The “novel” H1N1 swine influenza virus that last year caused the first human pandemic in 4 decades has one feature that is hardly novel: Its surface protein, hemagglutinin (HA)—which spikes cells and starts an infection—closely matches the HA in the H1N1 virus responsible for the 1918 pandemic. Separated by 91 years, the two strains of the highly mutable virus ought to be vastly different. This newfound similarity answers many mysteries about the 2009 pandemic, including why it largely spared the elderly. The new findings, reported online this week in Science and Science Translational Medicine, also suggest intriguing explanations for how the 1918 influenza virus has evolved since it swept across the globe in several waves, killing more than 50 million people by the winter of 1919. And the investigators are proposing provocative—some say far-fetched—vaccination strategies to preempt future pandemics. Science Express Index

Published Online March 25, 2010

Structural Basis of Preexisting Immunity to the 2009 H1N1 Pandemic Influenza Virus
Rui Xu,1, Damian C. Ekiert, Jens C. Krause, Rong Hai, James E. Crowe, Jr., Ian A. Wilson

The 2009 H1N1 swine flu is the first influenza pandemic in decades. The crystal structure of the hemagglutinin from the A/California/04/2009 H1N1 virus shows that its antigenic structure, particularly within the Sa antigenic site, is extremely similar to human H1N1 viruses circulating early in the 20th century. The co-crystal structure of the 1918 HA with 2D1, an antibody from a survivor of the 1918 Spanish flu that neutralizes both 1918 and 2009 H1N1 viruses, reveals an epitope that is conserved in both pandemic viruses. Thus, antigenic similarity between the 2009 and 1918-like viruses provides an explanation for the age-related immunity to the current influenza pandemic.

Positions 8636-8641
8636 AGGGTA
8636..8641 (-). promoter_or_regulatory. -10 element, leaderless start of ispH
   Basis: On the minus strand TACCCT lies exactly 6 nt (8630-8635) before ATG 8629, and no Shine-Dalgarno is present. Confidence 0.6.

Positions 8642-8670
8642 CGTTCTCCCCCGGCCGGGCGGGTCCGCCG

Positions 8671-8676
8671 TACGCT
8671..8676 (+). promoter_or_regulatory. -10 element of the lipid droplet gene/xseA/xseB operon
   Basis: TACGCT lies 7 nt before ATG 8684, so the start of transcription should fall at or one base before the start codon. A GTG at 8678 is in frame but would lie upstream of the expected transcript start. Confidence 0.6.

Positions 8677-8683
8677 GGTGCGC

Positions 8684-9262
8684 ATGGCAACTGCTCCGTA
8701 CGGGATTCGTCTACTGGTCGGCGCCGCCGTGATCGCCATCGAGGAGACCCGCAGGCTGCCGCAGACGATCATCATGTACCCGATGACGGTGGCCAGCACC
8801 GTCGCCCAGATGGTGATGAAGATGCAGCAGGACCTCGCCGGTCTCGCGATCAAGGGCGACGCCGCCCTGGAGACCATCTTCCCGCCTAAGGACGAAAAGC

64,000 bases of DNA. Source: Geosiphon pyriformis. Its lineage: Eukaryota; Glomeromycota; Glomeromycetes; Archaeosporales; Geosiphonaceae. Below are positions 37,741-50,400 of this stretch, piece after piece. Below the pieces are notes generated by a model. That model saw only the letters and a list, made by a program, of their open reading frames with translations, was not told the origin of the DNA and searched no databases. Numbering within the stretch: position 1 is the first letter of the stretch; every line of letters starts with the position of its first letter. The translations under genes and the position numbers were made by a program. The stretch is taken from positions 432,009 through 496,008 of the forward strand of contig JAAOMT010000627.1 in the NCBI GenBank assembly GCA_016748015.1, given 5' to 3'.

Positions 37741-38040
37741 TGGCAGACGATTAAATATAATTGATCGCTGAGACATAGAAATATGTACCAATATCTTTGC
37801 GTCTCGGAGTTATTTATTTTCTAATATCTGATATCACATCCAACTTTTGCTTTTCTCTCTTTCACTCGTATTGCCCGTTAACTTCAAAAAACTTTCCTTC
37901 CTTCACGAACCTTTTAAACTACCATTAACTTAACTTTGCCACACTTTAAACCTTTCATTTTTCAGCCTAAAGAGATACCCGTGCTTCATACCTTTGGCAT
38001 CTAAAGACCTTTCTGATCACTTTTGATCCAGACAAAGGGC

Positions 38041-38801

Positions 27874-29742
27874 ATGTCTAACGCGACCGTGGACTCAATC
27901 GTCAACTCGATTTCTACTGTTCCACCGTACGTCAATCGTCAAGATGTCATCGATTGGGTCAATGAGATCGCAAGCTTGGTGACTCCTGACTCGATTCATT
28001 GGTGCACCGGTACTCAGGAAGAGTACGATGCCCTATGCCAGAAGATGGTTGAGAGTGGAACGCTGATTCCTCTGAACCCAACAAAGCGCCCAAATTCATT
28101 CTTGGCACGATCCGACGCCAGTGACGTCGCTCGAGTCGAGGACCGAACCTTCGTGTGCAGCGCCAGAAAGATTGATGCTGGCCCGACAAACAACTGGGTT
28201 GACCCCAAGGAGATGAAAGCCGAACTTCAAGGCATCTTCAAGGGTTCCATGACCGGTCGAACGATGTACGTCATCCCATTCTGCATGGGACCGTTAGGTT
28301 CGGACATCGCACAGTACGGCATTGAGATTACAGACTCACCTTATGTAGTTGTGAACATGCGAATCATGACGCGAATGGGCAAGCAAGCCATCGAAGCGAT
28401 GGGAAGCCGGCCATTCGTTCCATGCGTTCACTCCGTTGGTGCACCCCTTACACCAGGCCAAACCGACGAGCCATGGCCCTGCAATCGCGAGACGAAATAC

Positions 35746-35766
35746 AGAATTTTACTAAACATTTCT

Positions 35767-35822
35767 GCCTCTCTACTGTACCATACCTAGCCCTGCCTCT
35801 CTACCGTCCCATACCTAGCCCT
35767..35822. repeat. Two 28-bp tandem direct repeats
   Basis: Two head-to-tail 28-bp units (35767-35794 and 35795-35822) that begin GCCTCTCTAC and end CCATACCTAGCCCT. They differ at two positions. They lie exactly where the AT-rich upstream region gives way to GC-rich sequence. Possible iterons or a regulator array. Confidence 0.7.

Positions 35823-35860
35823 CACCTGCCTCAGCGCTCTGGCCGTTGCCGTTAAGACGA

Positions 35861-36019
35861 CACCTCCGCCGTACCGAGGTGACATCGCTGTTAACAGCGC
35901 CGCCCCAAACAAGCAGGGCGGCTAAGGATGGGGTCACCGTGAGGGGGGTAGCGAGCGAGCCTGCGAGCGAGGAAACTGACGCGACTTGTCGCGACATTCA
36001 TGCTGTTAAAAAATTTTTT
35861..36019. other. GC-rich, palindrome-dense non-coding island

1918 and 2009 Influenza Viruses: Common Features

Science Translational Medicine
24 March 2010 vol 2, issue 24

Research Articles
Cross-Neutralization of 1918 and 2009 Influenza Viruses: Role of Glycans in Viral Evolution and Vaccine Design
Chih-Jen Wei, Jeffrey C. Boyington, Kaifan Dai, Katherine V. Houser, Melissa B. Pearce, Wing-Pui Kong, Zhi-yong Yang, Terrence M. Tumpey, and Gary J. Nabel

Editor’s Abstract
New strains of H1N1 influenza virus have emerged episodically over the last century to cause human pandemics, notably in 1918 and recently in 2009. Pandemic viruses typically evolve into seasonal forms that develop resistance to antibody neutralization, and cross-protection between strains separated by more than 3 years is uncommon. Here, we define the structural basis for cross-neutralization between two temporally distant pandemic influenza viruses—from 1918 and 2009. Vaccination of mice with the 1918 strain protected against subsequent lethal infection by 2009 virus. Both were resistant to antibodies directed against a seasonal influenza, A/New Caledonia/20/1999 (1999 NC), which was insensitive to antisera to the pandemic strains. Pandemic strain–neutralizing antibodies were directed against a subregion of the hemagglutinin (HA) receptor binding domain that is highly conserved between the 1918 and the 2009 viruses. In seasonal strains, this region undergoes amino acid diversification but is shielded from antibody neutralization by two highly conserved glycosylation sites absent in the pandemic strains. Pandemic HA trimers modified by glycosylation at these positions were resistant to neutralizing antibodies to wild-type HA. Yet, antisera generated against the glycosylated HA mutant neutralized it, suggesting that the focus of the immune response can be selectively changed with this modification. Collectively, these findings define critical determinants of H1N1 viral evolution and have implications for vaccine design. Immunization directed to conserved receptor binding domain subregions of pandemic viruses could potentially protect against similar future pandemic viruses, and vaccination with glycosylated 2009 pandemic virus may limit its further spread and transformation into a seasonal influenza.